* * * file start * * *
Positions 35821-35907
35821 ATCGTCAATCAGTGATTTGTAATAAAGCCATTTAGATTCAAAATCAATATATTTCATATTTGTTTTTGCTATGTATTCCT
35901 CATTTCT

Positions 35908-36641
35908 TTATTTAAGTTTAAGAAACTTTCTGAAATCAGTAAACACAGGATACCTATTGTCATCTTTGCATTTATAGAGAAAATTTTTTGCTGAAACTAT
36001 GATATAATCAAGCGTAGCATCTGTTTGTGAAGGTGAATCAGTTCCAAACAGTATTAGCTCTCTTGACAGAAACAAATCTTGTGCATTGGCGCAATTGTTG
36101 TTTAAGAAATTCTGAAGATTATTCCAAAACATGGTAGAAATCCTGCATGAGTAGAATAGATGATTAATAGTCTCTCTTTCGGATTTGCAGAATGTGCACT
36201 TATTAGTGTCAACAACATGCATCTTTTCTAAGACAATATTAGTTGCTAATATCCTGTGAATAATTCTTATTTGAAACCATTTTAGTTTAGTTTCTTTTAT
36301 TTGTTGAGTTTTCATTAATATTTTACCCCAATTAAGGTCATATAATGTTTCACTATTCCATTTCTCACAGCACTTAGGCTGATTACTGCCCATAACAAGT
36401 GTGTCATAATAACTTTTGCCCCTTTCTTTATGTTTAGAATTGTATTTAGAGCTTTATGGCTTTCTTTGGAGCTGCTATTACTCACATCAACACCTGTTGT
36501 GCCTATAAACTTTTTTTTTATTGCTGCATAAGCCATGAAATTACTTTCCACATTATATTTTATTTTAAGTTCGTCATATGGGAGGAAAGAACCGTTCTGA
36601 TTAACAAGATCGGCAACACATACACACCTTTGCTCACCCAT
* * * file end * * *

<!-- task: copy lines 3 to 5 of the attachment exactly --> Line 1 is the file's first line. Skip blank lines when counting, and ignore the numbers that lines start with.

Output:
35901 CATTTCT

Positions 35908-36641
35908 TTATTTAAGTTTAAGAAACTTTCTGAAATCAGTAAACACAGGATACCTATTGTCATCTTTGCATTTATAGAGAAAATTTTTTGCTGAAACTAT